That’s definitely a factor. According to a decision in Germany’s Federal Supreme Court last year, credit institutions have to obtain the consent of their customers when making changes to their fees and conditions.

That means that financial institutions have to ask for consent to current fees retrospectively if they don’t want hoards of people trying to claim their money back.

If a customer doesn’t consent to the fees, the bank will usually close that customer’s account.

Man signs a contract

A man in a suit fills in an official form. Photo: picture alliance/dpa/Pixabay | hnw-Gruppe

According to ING Deutschland, the scrapping of negative interest rates on balances up to €500,000 may help to sway those customers who have not yet agreed to the latest terms and conditions – including the deposit holding fee.

Anyone who agrees to the Ts&Cs will automatically be given the higher allowance as of July 1st.

“ING Deutschland expects that the increase in the allowances will convince in particular those customers who have not yet agreed to the General Terms and Conditions including the holding fee, and that the bank will thus terminate fewer customers than last planned,” ING said in a press release. 


What other banks are planning to do this?

According to reports in Bild and Bialo, the other banks planning on ending negative interest rates (or raising the threshold for fee-free balances like ING Deutschland has done) include:

  • Deutsche Bank
  • Commerzbank
  • Deutsche Apotheker- und Ärztebank (Apobank)
  • Dortmunder Volksbank
  • Hamburger Sparkasse (Haspa
  • Frankfurter Sparkasse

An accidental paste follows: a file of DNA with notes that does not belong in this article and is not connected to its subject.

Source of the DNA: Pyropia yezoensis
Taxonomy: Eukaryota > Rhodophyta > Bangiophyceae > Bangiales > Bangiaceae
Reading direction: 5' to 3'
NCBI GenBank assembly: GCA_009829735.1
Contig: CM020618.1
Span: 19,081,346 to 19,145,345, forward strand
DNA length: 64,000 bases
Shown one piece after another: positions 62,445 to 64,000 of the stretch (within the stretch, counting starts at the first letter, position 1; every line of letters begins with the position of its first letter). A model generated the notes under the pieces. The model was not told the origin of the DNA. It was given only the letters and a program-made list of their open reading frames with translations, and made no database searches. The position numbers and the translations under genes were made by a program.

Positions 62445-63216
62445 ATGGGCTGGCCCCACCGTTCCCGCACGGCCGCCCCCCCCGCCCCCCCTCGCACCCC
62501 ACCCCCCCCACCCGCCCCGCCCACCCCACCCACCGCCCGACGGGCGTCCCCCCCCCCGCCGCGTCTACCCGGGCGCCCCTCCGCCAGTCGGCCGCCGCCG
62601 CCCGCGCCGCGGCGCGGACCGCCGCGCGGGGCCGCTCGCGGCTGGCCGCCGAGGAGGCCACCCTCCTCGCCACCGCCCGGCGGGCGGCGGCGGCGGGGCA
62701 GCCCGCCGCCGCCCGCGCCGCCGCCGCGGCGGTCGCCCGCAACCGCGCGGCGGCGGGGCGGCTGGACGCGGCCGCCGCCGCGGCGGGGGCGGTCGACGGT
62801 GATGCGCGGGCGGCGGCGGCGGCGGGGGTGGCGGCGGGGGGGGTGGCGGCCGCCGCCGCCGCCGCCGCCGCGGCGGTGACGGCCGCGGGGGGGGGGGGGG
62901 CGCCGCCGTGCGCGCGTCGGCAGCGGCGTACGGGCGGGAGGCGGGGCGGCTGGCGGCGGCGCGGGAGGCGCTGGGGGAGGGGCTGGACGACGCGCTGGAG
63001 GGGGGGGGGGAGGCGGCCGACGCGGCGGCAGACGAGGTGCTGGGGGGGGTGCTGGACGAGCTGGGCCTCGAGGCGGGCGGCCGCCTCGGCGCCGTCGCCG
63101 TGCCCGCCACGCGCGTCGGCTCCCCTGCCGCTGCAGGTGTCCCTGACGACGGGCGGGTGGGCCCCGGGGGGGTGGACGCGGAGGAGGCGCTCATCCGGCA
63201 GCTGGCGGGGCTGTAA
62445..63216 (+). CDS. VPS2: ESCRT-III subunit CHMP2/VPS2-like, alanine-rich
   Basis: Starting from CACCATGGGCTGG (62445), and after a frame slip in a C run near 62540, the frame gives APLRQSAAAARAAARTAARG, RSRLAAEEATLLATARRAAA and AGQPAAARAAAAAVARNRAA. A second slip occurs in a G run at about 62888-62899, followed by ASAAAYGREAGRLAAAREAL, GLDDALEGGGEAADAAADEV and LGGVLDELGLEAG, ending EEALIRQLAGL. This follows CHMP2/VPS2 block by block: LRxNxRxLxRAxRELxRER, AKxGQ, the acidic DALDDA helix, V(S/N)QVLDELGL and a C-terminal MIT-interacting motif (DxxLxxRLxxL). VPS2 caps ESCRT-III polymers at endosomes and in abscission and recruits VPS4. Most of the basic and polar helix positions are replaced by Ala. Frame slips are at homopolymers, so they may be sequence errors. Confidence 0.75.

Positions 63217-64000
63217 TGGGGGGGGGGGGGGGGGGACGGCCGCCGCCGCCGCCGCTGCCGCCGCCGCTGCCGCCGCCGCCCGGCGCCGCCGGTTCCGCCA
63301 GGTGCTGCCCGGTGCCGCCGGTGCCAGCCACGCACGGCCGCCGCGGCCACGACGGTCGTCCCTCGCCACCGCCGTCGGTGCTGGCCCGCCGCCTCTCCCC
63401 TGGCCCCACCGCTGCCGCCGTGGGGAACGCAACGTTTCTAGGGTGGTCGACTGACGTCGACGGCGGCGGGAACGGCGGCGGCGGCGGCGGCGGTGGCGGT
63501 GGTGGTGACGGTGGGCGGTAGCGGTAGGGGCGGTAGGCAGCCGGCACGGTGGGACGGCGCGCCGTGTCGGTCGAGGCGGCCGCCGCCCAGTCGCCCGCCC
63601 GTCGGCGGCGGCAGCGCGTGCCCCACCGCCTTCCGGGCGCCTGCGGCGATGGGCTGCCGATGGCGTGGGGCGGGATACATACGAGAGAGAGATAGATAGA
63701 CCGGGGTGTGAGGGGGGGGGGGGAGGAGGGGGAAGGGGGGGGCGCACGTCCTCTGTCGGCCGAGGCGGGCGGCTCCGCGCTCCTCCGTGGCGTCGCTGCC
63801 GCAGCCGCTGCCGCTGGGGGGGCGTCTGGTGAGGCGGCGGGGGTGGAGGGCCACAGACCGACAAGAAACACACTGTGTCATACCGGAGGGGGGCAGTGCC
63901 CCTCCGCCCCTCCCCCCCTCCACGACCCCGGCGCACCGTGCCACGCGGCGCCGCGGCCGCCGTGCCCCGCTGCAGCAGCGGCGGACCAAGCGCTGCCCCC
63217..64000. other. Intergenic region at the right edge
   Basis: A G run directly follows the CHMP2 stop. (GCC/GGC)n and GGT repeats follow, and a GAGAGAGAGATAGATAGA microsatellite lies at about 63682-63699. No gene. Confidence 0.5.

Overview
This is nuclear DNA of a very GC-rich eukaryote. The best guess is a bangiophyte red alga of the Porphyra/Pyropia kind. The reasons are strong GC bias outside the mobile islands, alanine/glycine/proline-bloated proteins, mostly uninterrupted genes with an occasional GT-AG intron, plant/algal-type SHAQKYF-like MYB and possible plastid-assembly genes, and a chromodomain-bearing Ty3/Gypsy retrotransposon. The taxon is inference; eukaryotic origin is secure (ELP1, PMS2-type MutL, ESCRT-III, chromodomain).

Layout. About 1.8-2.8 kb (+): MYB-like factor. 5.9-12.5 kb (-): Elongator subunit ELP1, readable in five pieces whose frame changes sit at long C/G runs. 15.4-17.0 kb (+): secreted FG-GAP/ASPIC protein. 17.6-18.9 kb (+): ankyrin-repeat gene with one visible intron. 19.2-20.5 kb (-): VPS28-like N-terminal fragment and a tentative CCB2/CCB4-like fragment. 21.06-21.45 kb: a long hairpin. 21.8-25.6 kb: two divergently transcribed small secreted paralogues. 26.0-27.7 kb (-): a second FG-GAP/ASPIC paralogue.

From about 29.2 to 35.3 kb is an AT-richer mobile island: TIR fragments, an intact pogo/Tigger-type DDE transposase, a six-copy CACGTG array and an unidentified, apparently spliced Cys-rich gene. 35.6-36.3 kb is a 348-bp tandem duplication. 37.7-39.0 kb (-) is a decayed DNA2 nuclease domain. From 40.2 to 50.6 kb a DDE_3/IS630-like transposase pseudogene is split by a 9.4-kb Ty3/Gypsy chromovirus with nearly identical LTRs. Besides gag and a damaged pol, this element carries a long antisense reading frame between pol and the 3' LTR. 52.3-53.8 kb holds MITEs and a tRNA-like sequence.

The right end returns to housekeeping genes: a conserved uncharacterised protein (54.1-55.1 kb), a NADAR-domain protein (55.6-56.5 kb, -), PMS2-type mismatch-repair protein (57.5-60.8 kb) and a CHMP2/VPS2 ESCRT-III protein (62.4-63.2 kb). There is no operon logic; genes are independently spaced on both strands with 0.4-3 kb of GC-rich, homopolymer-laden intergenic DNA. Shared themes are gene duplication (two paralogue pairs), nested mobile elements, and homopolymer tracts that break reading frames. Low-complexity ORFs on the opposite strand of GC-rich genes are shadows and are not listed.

• Frankfurter Volksbank
  • Mittelbrandenburgische Sparkasse
  • Nassauische Sparkasse (Naspa)
  • Ostsächsische Sparkasse Dresden
  • Sparda-Bank München
  • Sparda-Bank Südwest
  • Sparda-Bank West
  • Sparkasse Hannover
  • Sparkasse Pforzheim Calw
  • Volksbank Stuttgart

What does this mean for my savings?

There’s good news and bad news.

The good news is that, from July, you’ll no longer have to pay exorbitant charges just to store your money in a safe place – and you won’t be penalised for saving more. The bad news, on the other hand, is that low interest rates aren’t going away anytime soon.

So while you won’t be losing money hand over fist, you won’t be earning much of a return on your savings either.

Banks in Frankfurt

Skyscrapers in the financial district of Frankfurt am Main. Photo: picture alliance/dpa/dpa-Zentralbild | Fernando Gutierrez-Juarez

“If the interest rate environment continues to develop positively, we will also let our customers participate in this development,” said ING Deutschland’s Nick Jue. “However, the low-interest phase will continue for the time being and broadly diversified investments will remain important.”

Getting a securities account where your money is invested is one way to try and grow your savings, as is investing in property.

Of course, people with mortgages and other loans benefit from the low interest rates – which could be why the German property market is currently booming. 

READ ALSO: Five ways Germany’s soaring inflation could affect your life